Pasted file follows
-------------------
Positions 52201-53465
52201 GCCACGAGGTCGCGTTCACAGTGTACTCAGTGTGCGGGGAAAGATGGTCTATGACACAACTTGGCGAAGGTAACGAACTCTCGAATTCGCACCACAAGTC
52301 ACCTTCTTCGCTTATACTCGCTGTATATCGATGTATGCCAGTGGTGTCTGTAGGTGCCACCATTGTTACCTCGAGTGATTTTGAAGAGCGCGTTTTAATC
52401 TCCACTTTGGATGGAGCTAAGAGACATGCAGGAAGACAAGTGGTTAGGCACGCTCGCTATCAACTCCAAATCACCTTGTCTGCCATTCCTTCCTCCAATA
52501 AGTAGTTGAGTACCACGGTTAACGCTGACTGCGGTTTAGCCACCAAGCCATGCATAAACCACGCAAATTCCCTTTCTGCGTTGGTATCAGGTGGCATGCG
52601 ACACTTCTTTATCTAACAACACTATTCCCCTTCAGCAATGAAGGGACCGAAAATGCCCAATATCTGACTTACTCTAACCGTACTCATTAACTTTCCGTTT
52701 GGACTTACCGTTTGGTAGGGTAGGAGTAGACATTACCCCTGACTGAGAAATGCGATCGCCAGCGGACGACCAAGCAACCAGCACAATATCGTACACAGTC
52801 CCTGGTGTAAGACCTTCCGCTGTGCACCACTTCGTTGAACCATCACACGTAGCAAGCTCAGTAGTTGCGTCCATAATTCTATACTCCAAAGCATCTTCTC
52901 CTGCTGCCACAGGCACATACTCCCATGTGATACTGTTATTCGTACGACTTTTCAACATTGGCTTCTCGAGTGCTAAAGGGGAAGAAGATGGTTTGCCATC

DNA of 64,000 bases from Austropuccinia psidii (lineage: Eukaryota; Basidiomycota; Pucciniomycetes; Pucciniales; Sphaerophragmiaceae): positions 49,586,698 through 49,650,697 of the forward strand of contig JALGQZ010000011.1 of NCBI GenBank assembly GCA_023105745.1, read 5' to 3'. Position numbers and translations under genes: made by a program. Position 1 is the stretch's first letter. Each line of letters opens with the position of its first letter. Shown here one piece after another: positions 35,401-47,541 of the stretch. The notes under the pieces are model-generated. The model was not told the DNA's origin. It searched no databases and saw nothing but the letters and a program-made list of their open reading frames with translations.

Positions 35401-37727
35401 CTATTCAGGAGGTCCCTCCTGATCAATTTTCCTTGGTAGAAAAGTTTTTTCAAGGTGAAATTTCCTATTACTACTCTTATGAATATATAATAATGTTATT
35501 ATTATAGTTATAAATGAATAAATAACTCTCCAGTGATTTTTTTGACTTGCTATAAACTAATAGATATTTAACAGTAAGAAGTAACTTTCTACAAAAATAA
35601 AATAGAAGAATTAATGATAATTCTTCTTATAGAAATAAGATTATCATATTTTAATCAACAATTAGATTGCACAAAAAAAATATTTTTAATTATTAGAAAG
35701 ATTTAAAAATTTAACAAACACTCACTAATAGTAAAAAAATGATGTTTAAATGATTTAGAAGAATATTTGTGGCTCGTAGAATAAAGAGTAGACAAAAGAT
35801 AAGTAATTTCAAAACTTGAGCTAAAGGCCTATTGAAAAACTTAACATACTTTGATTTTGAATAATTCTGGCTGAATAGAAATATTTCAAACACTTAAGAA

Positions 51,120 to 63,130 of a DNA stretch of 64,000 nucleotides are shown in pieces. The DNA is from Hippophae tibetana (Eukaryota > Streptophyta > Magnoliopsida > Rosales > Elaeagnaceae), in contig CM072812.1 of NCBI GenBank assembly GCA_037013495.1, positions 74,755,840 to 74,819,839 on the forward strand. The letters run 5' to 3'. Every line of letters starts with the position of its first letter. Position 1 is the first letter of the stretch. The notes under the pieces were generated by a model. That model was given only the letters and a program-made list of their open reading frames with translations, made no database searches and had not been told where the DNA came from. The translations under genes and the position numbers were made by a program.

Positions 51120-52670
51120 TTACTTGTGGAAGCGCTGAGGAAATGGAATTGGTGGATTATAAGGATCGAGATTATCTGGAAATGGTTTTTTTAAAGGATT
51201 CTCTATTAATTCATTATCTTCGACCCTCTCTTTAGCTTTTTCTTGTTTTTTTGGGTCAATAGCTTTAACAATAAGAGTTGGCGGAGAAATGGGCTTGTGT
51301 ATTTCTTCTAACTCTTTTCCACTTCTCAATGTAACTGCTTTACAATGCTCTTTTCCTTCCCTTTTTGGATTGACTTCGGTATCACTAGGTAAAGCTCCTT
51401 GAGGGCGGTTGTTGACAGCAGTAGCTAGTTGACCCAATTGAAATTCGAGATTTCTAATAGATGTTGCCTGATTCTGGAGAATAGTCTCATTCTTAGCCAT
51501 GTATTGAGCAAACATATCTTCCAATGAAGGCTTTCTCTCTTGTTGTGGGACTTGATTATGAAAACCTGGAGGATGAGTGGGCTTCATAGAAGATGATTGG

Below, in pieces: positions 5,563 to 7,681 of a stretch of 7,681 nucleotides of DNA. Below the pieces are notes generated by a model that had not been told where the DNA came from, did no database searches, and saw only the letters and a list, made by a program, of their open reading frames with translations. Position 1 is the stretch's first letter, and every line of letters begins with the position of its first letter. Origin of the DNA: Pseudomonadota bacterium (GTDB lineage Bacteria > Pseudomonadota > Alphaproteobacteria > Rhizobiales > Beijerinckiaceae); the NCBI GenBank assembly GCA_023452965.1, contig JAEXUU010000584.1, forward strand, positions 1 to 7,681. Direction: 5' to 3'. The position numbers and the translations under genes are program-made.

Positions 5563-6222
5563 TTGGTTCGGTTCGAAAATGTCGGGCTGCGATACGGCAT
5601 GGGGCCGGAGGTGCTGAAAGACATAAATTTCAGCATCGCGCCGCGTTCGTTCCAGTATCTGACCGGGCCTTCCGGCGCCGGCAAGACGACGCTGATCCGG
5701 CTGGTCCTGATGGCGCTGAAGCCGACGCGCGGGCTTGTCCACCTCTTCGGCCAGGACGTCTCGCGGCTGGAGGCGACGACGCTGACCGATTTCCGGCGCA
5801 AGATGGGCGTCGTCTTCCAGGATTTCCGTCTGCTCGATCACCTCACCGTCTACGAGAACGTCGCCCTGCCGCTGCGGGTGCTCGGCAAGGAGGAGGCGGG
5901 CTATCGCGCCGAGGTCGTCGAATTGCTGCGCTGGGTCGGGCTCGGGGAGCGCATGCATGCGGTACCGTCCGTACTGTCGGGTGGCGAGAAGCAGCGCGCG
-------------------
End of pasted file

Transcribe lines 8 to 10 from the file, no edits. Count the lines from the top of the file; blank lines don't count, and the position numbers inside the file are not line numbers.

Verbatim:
52801 CCTGGTGTAAGACCTTCCGCTGTGCACCACTTCGTTGAACCATCACACGTAGCAAGCTCAGTAGTTGCGTCCATAATTCTATACTCCAAAGCATCTTCTC
52901 CTGCTGCCACAGGCACATACTCCCATGTGATACTGTTATTCGTACGACTTTTCAACATTGGCTTCTCGAGTGCTAAAGGGGAAGAAGATGGTTTGCCATC

DNA of 64,000 bases from Austropuccinia psidii (lineage: Eukaryota; Basidiomycota; Pucciniomycetes; Pucciniales; Sphaerophragmiaceae): positions 49,586,698 through 49,650,697 of the forward strand of contig JALGQZ010000011.1 of NCBI GenBank assembly GCA_023105745.1, read 5' to 3'. Position numbers and translations under genes: made by a program. Position 1 is the stretch's first letter. Each line of letters opens with the position of its first letter. Shown here one piece after another: positions 35,401-47,541 of the stretch. The notes under the pieces are model-generated. The model was not told the DNA's origin. It searched no databases and saw nothing but the letters and a program-made list of their open reading frames with translations.